I still can’t believe I’m a runner.
In all honesty, I think “running” is too strong of a word to describe what I do. It’s really more of a shuffle with forward momentum. My friend and neighbor, who has often gone out jogging with Glenn and I, calls it “shoggling” – which is a combination of shuffling, jogging and jiggling! So – that’s what we call it. We don’t go for a run, or go for a jog…we go for a shoggle.
It didn’t just happen at once – I started with walking. Walking the dog. Parking further out in the parking lot so I’d have to walk further to get to the store. Getting off the bus or train a stop early so I’d have to walk the rest of the way to the office. Then I started walking 5k events. I remember my first one – my legs felt like Jell-O when it was done, but it was such an accomplishment. Over the next couple of years I walked several 5k events and really had no intention of doing more than that.
Then one day Glenn said, “I think I want to try jogging.”
What? We talked about it for a week or two and I thought any day he’d come to his senses and drop the notion. He didn’t. I wanted to be a supportive partner so I reluctantly agreed to go give jogging a try one day. I was sure that after our “test run” he’d realize what a ridiculous idea it was – and we would quietly go back to our elliptical machines at the gym and forget the whole thing ever happened.
Our plan was to jog one block, then walk three, jog one, walk three, etc. That first day we couldn’t even jog the length of a single block. My lungs gasped, my thighs burned, and I felt like a complete idiot with my arms and legs flailing about. As we returned home and dragged ourselves onto the front porch, I gave him my best “see, I told you so…we aren’t meant to jog” look.
He just smiled and said, “let’s go again tomorrow!”
And so we did. Soon thereafter we began the “Couch to 5k” running program. This is program that outlines a gradual strategy to slowly build up your ability to run for 30 minutes without walking. We downloaded an app for our smart phones where we could listen to music and occasionally a lady with a lovely British accent would come on and instruct us when to walk and when to run.
Soon after starting the training program we signed up to run our first 5k event.
We selected the Shamrock Run – one of the biggest and most popular fun runs in Portland – which gave us several months to get ready. Being signed up for a big event gave us the motivation we needed to stick to the “Couch to 5k” program – no skipping the training sessions! We especially needed to be ready because a cousin was flying in from Reno to do the run with us and we didn’t want to let him down. At the end of 9 weeks we were able to run (err…shuffle with forward momentum) for 30 minutes straight – which at our pace was about 2.3 miles. We gradually increased the time we could run until we were able to hit that magical 3.1 mile (5k) mark.
The Shamrock Run was a great success and I’ll never forget the feeling of crossing the finish line and thinking how I had just done something I never imagined I could do. We continued to run various 5k events over the summer and the following March we ran the 8k version of the Shamrock Run.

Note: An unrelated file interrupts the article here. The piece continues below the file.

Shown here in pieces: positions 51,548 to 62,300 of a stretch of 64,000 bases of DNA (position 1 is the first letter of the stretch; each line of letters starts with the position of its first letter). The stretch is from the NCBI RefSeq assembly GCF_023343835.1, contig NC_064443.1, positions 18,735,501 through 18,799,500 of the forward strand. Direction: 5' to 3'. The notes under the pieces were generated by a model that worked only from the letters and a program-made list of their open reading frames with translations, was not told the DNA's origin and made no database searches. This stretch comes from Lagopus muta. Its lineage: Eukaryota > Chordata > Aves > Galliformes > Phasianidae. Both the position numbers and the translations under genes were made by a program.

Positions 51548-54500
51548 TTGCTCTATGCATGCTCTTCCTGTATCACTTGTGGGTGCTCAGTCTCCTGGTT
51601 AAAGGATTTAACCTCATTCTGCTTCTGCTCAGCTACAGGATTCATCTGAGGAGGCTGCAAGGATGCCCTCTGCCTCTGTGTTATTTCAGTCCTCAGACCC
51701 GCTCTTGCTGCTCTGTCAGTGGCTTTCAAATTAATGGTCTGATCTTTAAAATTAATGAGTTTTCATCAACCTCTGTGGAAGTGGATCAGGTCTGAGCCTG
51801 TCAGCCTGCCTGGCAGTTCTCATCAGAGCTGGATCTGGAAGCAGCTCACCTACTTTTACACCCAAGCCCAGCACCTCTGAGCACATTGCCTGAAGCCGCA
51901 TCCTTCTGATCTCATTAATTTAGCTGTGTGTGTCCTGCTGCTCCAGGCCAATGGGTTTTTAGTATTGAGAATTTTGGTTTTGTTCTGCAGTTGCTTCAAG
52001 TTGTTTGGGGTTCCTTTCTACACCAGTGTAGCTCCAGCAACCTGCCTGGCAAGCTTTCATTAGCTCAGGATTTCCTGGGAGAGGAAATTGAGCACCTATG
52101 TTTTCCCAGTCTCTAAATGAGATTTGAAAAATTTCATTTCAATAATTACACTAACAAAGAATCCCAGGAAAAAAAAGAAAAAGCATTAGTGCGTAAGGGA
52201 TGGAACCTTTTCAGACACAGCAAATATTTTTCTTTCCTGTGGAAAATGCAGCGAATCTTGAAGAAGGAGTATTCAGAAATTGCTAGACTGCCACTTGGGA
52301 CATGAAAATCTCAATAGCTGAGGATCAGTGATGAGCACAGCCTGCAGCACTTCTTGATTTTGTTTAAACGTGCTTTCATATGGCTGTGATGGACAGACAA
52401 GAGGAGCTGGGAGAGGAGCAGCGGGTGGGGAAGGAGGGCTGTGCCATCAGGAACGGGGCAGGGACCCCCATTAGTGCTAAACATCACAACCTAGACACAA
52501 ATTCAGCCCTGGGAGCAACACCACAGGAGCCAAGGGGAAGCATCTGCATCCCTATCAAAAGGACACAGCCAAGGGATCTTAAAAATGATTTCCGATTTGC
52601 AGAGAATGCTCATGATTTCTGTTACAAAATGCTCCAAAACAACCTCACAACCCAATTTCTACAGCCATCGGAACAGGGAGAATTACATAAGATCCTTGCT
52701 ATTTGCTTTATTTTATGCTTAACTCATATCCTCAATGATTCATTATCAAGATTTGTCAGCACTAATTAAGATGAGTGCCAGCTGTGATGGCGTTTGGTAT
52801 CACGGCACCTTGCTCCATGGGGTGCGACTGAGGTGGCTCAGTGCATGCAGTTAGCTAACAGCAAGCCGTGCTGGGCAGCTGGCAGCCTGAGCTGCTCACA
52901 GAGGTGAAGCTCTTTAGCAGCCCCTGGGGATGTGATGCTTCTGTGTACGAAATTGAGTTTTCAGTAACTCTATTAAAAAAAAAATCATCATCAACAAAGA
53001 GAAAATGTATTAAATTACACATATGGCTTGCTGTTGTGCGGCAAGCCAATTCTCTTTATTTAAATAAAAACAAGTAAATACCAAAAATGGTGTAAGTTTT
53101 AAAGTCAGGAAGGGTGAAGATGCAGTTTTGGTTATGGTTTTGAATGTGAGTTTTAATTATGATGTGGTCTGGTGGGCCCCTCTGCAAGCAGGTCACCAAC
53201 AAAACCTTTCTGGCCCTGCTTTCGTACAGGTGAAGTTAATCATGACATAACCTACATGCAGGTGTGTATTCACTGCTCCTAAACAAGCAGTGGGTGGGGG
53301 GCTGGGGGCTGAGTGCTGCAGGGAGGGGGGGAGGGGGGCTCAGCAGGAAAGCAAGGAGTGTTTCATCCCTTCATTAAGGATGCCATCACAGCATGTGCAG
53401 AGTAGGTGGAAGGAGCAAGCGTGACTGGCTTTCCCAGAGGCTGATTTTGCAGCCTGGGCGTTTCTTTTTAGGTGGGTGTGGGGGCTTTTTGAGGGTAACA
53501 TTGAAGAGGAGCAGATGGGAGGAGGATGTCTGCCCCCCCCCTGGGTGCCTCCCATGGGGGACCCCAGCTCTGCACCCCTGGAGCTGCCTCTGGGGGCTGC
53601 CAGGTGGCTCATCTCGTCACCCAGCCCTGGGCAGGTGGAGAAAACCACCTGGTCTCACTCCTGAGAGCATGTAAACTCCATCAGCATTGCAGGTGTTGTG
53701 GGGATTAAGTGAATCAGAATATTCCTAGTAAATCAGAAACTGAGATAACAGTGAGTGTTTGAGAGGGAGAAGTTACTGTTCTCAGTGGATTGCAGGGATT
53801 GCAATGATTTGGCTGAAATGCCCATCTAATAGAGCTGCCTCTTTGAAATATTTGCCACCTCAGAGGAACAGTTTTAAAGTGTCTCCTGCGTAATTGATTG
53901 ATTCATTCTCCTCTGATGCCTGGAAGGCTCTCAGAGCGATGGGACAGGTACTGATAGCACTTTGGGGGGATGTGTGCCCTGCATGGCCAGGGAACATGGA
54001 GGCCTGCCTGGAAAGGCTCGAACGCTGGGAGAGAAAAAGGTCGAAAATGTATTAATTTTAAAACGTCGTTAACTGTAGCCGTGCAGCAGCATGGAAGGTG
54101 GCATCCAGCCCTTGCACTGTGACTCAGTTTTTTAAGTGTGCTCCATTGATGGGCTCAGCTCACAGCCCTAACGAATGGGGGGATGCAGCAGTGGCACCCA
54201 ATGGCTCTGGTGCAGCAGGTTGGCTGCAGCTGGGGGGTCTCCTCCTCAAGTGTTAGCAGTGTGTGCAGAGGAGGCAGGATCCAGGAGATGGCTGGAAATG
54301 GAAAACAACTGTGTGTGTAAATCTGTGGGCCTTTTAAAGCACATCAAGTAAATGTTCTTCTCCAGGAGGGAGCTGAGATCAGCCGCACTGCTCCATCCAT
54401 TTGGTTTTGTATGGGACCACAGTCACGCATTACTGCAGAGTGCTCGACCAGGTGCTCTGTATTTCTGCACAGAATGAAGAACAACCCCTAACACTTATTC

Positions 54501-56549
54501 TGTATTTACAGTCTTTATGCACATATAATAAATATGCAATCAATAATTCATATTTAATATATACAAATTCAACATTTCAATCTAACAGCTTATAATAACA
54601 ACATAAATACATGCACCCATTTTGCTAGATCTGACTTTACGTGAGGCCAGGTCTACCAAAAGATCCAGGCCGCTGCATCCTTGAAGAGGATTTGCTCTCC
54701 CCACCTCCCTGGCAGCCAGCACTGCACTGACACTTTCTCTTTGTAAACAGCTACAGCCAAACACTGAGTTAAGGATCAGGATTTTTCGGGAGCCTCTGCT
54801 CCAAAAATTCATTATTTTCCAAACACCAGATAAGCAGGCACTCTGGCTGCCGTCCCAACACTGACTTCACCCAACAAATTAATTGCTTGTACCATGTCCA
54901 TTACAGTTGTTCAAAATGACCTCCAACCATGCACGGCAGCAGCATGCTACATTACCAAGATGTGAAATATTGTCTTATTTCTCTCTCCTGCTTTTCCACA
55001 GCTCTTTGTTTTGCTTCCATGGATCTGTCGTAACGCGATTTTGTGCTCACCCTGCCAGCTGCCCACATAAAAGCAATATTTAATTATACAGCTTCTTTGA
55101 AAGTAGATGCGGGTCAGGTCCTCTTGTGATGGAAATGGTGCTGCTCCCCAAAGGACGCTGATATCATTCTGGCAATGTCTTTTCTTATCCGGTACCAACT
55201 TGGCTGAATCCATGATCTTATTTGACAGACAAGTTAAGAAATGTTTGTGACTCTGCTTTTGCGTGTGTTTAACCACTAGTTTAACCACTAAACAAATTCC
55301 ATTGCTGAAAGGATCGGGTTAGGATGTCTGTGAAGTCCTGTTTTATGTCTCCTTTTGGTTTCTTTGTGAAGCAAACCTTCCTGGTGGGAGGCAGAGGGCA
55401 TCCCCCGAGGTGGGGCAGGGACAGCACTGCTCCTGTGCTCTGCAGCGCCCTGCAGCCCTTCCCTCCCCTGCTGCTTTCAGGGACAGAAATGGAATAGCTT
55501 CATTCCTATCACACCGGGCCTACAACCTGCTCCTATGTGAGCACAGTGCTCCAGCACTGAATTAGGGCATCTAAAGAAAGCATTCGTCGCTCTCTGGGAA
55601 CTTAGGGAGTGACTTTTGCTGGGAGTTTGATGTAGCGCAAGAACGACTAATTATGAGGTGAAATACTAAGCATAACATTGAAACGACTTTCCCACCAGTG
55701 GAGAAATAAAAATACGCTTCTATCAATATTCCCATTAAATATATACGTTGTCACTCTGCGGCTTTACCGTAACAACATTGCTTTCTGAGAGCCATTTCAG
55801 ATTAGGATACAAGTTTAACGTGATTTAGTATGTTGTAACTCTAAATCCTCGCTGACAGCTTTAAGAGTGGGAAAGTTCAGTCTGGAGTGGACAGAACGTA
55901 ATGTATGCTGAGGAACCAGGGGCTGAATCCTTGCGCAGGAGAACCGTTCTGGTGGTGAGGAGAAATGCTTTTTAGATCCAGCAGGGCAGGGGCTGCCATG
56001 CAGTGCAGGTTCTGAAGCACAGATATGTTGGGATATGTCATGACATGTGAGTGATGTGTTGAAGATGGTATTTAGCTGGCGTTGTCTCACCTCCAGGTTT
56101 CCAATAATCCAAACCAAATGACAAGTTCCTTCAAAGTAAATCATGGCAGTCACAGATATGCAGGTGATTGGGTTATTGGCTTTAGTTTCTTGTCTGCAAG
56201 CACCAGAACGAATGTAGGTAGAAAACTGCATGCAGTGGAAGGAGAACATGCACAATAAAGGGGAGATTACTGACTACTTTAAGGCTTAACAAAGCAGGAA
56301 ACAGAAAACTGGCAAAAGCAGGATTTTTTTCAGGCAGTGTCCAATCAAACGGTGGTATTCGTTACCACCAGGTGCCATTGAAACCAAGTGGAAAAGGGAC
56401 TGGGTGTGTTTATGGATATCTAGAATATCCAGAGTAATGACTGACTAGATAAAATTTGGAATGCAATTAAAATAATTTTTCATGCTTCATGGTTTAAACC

Since then this running thing has only gotten crazier.
We set our sights on something that was seemingly impossible and signed up to run the Portland Half-Marathon this October (2014). I can honestly say that I never thought I would attempt anything that had the word “marathon” in it that didn’t involve binge watching a full season of my favorite TV show! We knew doing a half-marathon would be beyond anything Glenn and I could prepare for on our own, at least not without getting injured.
So, we joined a marathon-training group called Portland Fit.
Similar to the “Couch to 5k” program, Portland Fit (there are similar ones all across the US) is an organized program that outlines all of the runs we needed to do during the week – 35 minutes on Monday, 45 minutes of hills on Wednesday, etc. Each Saturday we’d meet 100+ other people downtown and go for a long run (or walk…there were tons of people training to walk a half- or a full-marathon). After the run/walk the coaches would lead us through stretching exercises and we’d learn about topics like injury prevention, hydration, nutrition, etc.
I generally don’t like doing things with strangers. But, in this case I really enjoyed the sense of being part of a group of people working toward the same goal each and every week. Plus we learned a great deal about how to successfully and safely run longer distances.
Before you knew it, we could run over 10 miles!
In June of 2014 we ran our first half-marathon – the Helvetia Half – a good 4 months ahead of schedule!
We still plan to run the Portland Half-Marathon this coming October – along with my sister-in-law and the same cousin that did the first 5k with us. In the meantime, we are about to do one of those crazy 36 hour, 216-mile team relay races called the Cascade Lakes Relay. I honestly have no idea how we have ended agreeing to do this event – I’ve just filed it under “sounded like a good idea at the time.” Glenn and I will each run three different legs of the relay (one in the dark of night) ranging from 4 to 8 miles each, all with little to no sleep. Luckily some of the more experienced runners on the 12 person team are taking the longer, hillier relay legs. Whew!
I am really nervous about this relay event because I hate the idea of others relying on me to do something athletic. But then again, a couple of years ago I couldn’t jog a single block and I recently finished running a half-marathon. I’ve learned nothing if not that my body can do some pretty amazing things, given the opportunity.
I’ll forever be indebted to Glenn who, on that first miserable day of jogging, said “let’s go again tomorrow!“